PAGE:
(This is an archived old post from the previous version of the page.)
If I asked you what’s unique about video games, would you be able to name more than three things? Last month I wouldn’t, but then I’ve brainstormed a little with a few industry friends and here are the results: a list of nine wonderful things that exist only in video games.
You love video games? Maybe this will help you understand why. I know it helped me.
By the way, I’m discussing Single Player games only here. Oh, and I’ve been using Ockham’s razor a lot. I know that you could argue that interactivity is not unique to video games, because you can write a short story on an edible paper and then return it back to the nature in a wonderful circle of life. But let’s just …not, okay?
Here we go. First thing on the list? Something that’s not unique to video games.
Immersion is not unique to video games. Why do I mention it at all, then?
It will become clear in a second. But first, let’s start by confusing the hell out of everybody even more.
When you play Tetris, are you immersed or engaged? When feel cold in the mountains of Skyrim, are you immersed, or are you experiencing a sense of presence?
I know, right?
Don’t google these things, it will make your brain melt. I did the hard work for you. After reading a lot of sentences like “Presence is closely related to the phenomenon of distal attribution or externalization”, but also, most of all, using common sense, here’s what I have for you.
There’s immersion, there’s engagement, and there’s sense of presence.
Immersion is forgetting the reality and teleporting our full attention to a different, made up reality. You can be immersed in the story of Indiana Jones, for example. When you forget to eat your popcorn watching Matrix, that’s because you got yourself immersed in the shenanigans of Neo.
Engagement is when you do stuff to solve a problem, and you love it. You can be engaged in a game of Tetris, for example. Or in making love to a sock, whatever floats your boat.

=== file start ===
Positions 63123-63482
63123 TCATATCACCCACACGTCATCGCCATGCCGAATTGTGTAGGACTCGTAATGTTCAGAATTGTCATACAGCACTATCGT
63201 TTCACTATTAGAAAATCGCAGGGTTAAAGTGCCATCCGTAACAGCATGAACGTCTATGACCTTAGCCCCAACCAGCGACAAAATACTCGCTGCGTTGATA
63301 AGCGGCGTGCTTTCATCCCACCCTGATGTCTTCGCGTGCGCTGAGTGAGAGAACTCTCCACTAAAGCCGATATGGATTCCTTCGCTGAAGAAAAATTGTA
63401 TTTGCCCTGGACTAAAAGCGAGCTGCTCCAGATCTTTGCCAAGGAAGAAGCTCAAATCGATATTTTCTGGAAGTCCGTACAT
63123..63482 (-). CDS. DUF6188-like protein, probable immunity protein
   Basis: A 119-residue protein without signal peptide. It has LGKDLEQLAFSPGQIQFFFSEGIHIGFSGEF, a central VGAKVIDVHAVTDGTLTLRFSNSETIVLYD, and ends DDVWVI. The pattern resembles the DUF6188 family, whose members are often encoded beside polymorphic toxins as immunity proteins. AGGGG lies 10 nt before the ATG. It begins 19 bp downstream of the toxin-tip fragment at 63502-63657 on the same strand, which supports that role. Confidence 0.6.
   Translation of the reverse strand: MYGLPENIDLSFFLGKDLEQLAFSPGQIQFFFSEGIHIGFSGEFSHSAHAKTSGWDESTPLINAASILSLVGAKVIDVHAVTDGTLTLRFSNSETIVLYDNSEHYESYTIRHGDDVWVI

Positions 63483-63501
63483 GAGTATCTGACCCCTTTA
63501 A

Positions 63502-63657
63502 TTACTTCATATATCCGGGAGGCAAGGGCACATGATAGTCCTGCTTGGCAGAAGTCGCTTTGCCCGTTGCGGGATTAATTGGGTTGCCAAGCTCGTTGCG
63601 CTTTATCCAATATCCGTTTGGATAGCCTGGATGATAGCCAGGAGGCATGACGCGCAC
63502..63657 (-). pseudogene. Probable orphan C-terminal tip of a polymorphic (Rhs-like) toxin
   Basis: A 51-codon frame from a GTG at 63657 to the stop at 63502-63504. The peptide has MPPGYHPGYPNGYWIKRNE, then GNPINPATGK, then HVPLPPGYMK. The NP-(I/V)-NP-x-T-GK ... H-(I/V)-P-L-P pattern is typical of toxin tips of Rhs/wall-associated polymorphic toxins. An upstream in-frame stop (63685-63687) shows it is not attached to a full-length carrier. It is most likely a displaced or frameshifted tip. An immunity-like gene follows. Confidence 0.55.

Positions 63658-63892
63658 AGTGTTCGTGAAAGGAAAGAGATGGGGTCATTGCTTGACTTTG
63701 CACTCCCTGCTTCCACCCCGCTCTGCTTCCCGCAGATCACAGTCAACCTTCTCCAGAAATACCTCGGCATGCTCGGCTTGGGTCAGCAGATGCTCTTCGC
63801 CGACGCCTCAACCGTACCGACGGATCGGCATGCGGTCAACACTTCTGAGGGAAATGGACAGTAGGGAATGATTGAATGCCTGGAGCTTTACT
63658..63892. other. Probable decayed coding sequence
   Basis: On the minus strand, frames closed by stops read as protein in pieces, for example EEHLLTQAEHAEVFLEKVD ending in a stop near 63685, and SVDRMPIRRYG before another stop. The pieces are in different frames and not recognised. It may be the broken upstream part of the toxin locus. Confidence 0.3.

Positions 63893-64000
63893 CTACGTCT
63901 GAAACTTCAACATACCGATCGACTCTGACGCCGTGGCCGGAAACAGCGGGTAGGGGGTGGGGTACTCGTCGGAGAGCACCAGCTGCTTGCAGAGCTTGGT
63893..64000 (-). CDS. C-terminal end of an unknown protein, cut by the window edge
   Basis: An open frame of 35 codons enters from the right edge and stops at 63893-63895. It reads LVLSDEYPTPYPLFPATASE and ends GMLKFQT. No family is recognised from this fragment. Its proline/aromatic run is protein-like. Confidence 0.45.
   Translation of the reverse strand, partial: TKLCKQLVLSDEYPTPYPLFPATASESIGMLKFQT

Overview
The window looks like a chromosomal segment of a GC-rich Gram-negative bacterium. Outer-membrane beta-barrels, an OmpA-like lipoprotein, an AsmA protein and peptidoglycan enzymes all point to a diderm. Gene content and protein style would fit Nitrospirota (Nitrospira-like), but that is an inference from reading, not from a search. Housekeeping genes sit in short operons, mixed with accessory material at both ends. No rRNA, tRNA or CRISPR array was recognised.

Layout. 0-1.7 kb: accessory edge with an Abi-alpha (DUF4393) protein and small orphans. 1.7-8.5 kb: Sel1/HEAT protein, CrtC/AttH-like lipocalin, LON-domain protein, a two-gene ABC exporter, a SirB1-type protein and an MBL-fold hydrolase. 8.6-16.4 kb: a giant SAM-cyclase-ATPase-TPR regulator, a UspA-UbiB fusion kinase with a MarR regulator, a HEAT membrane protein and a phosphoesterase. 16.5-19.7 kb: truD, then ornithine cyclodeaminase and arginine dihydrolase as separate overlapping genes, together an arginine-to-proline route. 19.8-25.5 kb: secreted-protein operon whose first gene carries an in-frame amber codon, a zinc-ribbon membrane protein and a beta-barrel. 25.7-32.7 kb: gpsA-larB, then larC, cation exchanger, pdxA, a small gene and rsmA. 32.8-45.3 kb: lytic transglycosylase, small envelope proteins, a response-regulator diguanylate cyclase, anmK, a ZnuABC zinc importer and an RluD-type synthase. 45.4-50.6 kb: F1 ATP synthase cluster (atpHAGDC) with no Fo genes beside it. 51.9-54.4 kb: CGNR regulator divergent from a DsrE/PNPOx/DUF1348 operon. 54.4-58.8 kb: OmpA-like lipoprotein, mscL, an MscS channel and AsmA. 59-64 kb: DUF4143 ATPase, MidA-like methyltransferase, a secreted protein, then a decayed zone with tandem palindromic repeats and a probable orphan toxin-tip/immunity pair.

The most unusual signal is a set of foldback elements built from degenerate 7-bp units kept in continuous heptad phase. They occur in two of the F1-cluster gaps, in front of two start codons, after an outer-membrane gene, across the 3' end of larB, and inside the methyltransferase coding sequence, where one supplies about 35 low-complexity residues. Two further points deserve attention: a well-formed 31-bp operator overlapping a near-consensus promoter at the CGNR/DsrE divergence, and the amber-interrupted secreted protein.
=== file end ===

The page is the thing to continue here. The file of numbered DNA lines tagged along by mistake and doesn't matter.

Sense of presence is when you feel like you’re physically somewhere else. You can feel a sense of presence when a monster in Amnesia passes by very close to you, for example. That shit is scary.
So, as you can see, immersion is not exclusive to video games. Other art forms enjoy it too, a lot. Considering the fact that most people never finish a game (the industry standard is 20-30%), I’d say that (so far) story-based games actually kind of suck at immersion.
SENSE OF PRESENCE
This was my second hour of LA Noire. I was checking out a corpse lying on the sidewalk, and suddenly I had a revelation.
A few policemen were talking to the curious crowd. My partner was taking notes, listening to a witness. Cars were slowing down whenever their drivers noticed the yellow tape.
On the other hand, though, some parts of the world were indifferent. The sun was shining, and the train far in the distance was full of sleepy passengers unaware that someone has been killed a mere few hundred meters away from them.
I have never felt more …there. There, inside a different world. I have felt the warmth of the sun rays, and smelled the exhaust fumes. I was somewhere else.
The feeling was so powerful that I have stopped playing for a minute, and just stood there, watching life. After all, we rarely have a chance to breathe in a 1940s Los Angeles.
The sense of presence can be much more powerful in games than in movies or books for a simple reason: most of the time, we control the way we take in the experience. Even if it’s limited to looking around. The best you can do in a movie is to freeze a frame, and the best you can do in a book is to re-read a paragraph.
There are many methods of creating the sense of presence. It’s not just visuals and audio, but also interactivity. If I shoot a window in an open, persistent world, and the glass stays broken forever, the fact that it’s me who affected the world allows me for an even stronger connection.
The ultimate proof this exists? Have you ever seen someone leaning out from behind the wall in a game, and mirroring that movement with their body?
Except for some crazier art installations and a few experimental books, engagement – as defined earlier – is exclusive to one art form: video games. It’s quite uncomplicated, really. It requires interactivity. Books, movies, music, etc. – well, not quite interactive, are they? And no, choosing an option from a Bluray menu is not “interactivity”, come on now.